Finallly, this self-acceptance doesn’t just apply to clients. It applies to us as well because we live our brand, don’t we? If we’re to be convincing as self-accepting people who are trying to teach others to do the same, we should live this habit and make it our own. Not only should you accept compliments, but internalize them. You have to actually believe them. After all, they were given in sincerity and without prompting (usually).

So what compliments do you find it hard to accept? By the way, you look so amazing today!

Lance Taylor

A former Korean translator and cyber warrior (yes, that's a real term) for the Air Force, Lance took up photography in 2002. Lover of meat, hater of cilantro, and owner of two tri-pawd dogs, he spends his time photographing clients, friends, and models. Occasionally, he writes things on Facebook, and by occasionally, he means regularly, loquaciously, and prodigiously. He attempts to have more happy days than unhappy and surrounds himself with positivity.

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  • May 22, 2014 - 10:20 PM

    Stacey Ingram - What great timing for this post. This is something that I am on a journey to work on for myself and had a long discussion with my boyfriend about today. At some point I became a generally negative person about most things in life (always looking for the negative “What-If’s” and not feeling confident in myself most days). It’s a journey for sure and I think accepting compliments is a great place to start. I think it’s also important to pay attention to how we preface questions. For example, I have a bad habit of saying “Does this dress look bad on me?” instead of “Do you like this dress?” or “Isn’t this dress cute on me?”

    Thank you for the reminder that we all need from time to time and that comes at a time when I need to hear it most.ReplyCancel

    • May 22, 2014 - 10:24 PM

      Lance Taylor - The more you accept compliments, the more you’ll start to feel better and realize just how often you weren’t as happy as you wanted to be. You hit the nail on the head about phrasing. We point out our flaws right up front instead of letting other people find them and decide on their own. Crazy!ReplyCancel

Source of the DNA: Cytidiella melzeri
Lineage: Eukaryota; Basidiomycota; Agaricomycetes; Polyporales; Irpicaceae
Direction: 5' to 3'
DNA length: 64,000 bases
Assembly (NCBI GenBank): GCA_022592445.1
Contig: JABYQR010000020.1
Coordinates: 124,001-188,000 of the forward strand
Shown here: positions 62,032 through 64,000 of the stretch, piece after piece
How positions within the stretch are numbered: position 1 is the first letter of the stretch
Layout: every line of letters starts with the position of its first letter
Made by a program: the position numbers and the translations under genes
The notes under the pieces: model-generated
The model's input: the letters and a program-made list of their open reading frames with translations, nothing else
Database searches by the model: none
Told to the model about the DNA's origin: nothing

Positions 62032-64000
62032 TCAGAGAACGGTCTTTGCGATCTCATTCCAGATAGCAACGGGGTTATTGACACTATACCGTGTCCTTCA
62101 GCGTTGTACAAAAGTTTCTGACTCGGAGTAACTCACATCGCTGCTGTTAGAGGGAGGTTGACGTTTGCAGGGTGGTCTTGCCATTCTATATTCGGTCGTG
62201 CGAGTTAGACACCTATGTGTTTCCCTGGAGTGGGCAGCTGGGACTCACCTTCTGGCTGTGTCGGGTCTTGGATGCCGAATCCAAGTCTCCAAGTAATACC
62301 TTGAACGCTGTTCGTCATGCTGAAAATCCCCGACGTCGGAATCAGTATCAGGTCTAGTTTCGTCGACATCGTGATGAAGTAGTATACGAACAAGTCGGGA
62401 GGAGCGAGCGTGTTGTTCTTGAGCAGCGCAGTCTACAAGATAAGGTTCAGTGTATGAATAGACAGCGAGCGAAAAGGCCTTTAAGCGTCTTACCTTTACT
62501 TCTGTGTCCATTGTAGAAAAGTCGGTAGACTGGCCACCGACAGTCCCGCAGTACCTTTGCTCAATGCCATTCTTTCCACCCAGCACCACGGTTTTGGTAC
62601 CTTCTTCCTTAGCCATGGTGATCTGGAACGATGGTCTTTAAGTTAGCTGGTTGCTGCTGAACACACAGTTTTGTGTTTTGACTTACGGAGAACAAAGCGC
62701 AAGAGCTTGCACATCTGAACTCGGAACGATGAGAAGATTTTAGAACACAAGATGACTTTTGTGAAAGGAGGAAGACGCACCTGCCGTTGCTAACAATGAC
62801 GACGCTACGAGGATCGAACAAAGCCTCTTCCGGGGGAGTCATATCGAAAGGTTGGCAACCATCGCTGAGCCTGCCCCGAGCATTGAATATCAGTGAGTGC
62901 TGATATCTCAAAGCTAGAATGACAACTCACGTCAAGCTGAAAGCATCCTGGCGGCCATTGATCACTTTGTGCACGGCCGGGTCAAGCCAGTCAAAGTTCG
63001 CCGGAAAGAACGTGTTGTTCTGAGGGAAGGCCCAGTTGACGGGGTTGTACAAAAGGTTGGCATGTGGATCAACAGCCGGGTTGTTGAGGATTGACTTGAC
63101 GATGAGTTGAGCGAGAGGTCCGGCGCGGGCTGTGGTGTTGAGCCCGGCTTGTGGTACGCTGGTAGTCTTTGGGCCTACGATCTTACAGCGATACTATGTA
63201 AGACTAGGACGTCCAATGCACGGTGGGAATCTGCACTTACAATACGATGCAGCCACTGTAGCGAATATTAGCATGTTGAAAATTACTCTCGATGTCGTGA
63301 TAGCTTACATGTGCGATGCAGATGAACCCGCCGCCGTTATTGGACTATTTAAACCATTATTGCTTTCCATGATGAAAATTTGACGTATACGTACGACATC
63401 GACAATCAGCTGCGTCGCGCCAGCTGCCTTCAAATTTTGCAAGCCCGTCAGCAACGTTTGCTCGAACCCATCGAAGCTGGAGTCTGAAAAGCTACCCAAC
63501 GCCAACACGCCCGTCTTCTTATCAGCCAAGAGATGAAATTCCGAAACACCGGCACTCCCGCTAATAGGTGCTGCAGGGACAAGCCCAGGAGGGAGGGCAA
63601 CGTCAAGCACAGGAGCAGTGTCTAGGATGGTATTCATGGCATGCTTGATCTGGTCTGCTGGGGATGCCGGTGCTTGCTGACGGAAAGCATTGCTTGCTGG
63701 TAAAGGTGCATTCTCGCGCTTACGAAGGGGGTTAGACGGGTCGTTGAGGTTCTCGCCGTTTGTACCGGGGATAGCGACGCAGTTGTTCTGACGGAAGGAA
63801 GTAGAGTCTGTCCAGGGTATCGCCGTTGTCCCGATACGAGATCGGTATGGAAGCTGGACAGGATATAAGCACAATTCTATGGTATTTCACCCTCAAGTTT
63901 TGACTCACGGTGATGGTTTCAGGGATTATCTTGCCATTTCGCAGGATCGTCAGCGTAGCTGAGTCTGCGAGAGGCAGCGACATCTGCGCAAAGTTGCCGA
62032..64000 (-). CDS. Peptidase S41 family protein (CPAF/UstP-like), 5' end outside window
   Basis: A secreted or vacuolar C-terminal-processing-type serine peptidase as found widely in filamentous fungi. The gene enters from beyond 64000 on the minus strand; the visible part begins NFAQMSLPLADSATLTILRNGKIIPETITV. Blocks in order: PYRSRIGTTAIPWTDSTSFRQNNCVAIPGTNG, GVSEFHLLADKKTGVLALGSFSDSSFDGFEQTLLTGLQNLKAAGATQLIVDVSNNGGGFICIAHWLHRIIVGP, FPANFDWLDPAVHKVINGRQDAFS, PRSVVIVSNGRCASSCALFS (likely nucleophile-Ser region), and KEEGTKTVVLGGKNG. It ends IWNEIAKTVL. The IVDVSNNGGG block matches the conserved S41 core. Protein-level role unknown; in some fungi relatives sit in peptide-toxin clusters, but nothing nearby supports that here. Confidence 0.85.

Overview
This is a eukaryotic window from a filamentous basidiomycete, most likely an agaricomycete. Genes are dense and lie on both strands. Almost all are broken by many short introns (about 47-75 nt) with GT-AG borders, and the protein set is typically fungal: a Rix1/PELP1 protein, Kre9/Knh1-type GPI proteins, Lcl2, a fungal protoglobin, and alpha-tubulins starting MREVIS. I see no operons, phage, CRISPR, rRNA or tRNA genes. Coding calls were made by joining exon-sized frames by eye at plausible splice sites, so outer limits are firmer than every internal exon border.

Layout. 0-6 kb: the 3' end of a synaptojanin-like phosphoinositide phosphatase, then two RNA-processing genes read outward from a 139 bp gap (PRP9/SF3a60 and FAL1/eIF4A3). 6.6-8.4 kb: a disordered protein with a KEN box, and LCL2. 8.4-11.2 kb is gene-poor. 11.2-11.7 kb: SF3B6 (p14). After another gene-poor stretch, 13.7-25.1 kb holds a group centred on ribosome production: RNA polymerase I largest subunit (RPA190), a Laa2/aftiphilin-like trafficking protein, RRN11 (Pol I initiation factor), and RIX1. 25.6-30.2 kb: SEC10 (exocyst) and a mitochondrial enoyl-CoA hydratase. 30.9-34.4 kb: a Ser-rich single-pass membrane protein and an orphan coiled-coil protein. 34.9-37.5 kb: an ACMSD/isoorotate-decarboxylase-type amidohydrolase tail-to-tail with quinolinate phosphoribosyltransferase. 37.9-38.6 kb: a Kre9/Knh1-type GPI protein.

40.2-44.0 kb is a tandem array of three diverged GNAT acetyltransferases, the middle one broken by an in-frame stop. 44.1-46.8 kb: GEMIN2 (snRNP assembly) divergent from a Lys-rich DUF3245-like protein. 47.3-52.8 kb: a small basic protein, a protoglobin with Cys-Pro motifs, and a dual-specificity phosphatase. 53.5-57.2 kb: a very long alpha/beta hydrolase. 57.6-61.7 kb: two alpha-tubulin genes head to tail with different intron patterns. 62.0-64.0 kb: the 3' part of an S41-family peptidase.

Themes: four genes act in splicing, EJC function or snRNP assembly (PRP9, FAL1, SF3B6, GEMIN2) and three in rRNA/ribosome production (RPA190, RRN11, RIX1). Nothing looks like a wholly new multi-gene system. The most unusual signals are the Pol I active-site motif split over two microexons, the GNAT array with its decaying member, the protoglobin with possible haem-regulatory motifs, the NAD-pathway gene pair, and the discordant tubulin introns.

• May 27, 2014 - 11:22 PM

    Sontera - Very well said, I battle with this as well! Not just about physical compliments either. Lately my business has been growing and doing very well. My friends and family seem to notice and have complimented me, saying congrats and ask to hear more about it. I feel bad even being proud of my business… How lame is that?! haha My common response has been “Thanks, I don’t like to talk about it too much because I’m afraid to jinx it.” I’m definitely working on finding a balance with being grateful but not showing off.ReplyCancel

    • May 28, 2014 - 10:20 AM

      Lance Taylor - Isn’t that crazy, Sontera? We condition ourselves so much to think we’re not worthy of praise or pride that we feel “ashamed” of success. Did you work hard to get to where you are? Did you spend late nights editing, refining your pricelist, honing your skills, sending invoices and paying taxes? Then why SHOULDN’T you feel proud of what you’ve accomplished?! Something that helps me on the “not showing off” part is to remember that by sharing my experiences, people may feel inspired to do the same for themselves or take some lesson from my mistakes and create their own path. You earned your success, so don’t be afraid to “accept your own greatness”. 🙂ReplyCancel